COMMENTARY: Alan Cross on why he treasures the magic of AM radio

Canadian-born Reginald Fessenden would invent and patent hundreds of devices throughout his life, but it was AM radio that would truly change the world. HISTORY Canada

By Alan Cross  

Global News

February 14, 2021 

Many years ago, someone asked singer Tom Waits about his favourite sounds. He replied, “a baseball game on an AM radio on a warm summer night.” He’s not wrong. To generations of radio listeners, there’s something mystical about the tinny, crackly sounds of an AM radio broadcast.

AM radio (or if you’re from certain parts of the world, mediumwave, which accounts for the “MW” marking on some radios) has been with us since the earliest days of wireless transmission more than 120 years ago.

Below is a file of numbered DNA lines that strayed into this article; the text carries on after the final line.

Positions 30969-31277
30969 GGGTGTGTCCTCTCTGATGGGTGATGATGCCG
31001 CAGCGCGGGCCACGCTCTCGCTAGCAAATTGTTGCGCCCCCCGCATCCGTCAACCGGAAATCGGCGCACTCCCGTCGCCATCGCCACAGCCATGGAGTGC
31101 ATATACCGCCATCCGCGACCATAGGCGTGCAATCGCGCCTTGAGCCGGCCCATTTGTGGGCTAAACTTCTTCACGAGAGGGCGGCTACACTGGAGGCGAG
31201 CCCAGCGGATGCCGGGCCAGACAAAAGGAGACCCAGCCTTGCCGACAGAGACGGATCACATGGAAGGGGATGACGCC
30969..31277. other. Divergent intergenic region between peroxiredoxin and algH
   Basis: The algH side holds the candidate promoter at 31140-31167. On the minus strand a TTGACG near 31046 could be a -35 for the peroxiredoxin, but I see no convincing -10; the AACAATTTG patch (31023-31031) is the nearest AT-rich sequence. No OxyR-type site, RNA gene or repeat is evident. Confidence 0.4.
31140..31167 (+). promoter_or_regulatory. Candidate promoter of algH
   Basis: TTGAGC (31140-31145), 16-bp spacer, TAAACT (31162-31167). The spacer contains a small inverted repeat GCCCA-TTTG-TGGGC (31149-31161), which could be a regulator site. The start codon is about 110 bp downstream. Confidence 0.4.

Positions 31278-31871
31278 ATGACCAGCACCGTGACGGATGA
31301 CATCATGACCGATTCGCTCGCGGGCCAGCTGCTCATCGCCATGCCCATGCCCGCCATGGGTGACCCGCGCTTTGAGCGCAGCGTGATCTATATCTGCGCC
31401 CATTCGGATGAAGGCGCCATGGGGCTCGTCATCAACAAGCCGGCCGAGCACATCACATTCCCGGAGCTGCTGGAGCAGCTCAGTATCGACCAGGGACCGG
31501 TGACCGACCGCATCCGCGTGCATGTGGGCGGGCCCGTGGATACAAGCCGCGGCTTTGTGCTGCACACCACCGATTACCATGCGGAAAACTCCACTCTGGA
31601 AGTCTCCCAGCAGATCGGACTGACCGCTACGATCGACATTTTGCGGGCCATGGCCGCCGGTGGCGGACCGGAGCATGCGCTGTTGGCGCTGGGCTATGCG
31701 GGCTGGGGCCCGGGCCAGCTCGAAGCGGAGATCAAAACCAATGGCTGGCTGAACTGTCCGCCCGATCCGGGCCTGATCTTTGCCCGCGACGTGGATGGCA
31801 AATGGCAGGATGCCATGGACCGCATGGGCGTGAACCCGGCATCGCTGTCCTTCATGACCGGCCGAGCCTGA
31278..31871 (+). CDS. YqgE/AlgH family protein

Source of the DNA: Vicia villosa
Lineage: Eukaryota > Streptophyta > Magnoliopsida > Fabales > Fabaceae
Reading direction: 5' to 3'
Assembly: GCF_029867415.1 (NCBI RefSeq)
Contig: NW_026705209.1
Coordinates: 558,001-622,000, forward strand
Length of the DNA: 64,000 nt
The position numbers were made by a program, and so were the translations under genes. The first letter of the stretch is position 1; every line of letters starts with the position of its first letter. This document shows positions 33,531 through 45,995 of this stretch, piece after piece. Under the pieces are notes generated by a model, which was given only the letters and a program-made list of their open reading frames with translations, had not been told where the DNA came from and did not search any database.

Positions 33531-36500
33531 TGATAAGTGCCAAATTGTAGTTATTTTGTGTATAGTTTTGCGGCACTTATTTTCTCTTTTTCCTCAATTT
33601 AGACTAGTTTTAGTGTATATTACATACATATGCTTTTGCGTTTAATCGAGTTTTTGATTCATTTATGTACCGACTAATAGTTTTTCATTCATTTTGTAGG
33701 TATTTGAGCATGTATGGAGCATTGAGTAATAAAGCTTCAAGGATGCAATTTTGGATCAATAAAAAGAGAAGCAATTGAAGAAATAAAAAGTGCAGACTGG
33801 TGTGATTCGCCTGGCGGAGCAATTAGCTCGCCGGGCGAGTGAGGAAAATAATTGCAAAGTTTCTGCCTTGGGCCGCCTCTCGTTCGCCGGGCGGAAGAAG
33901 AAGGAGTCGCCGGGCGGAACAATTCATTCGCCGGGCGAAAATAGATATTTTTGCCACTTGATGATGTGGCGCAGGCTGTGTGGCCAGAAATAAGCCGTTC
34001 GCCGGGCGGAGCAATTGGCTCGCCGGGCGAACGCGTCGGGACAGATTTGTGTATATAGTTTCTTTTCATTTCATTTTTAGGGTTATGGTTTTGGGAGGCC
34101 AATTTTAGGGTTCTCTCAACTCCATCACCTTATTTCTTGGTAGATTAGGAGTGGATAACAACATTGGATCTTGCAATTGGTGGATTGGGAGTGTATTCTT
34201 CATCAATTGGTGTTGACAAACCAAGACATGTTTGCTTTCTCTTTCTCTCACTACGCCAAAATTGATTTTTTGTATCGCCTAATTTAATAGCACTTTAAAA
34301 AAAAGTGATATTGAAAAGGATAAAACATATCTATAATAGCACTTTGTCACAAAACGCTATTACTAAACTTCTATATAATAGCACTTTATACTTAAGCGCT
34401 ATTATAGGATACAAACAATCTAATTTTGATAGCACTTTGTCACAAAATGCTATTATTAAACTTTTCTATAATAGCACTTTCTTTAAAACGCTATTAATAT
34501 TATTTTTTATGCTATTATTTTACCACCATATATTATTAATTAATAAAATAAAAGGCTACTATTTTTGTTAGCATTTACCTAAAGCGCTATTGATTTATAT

After governments loosened the restrictions in civilian use of wireless communication after the Great War, AM radio turned into a profitable commercial enterprise after 1920, spreading all across the world.

READ MORE: (May 3, 2020) As radio officially turns 100, Alan Cross explains how Canada was a major pioneer

To say that radio exploded in the 1920s and ’30s doesn’t do it justice. Instant human communication! Entertainment! Music! News! Fireside chats from government leaders! Broadcasts that travelled over hundreds or even thousands of miles! It didn’t take long for every country and territory in the world to have its own AM radio stations.

Read Much More of Alan Cross commentary HERE


  1. I will never forget listening to Jim Robson and Ron Robinson broadcast the games of the Vancouver Mounties on CKWX. It was magical.


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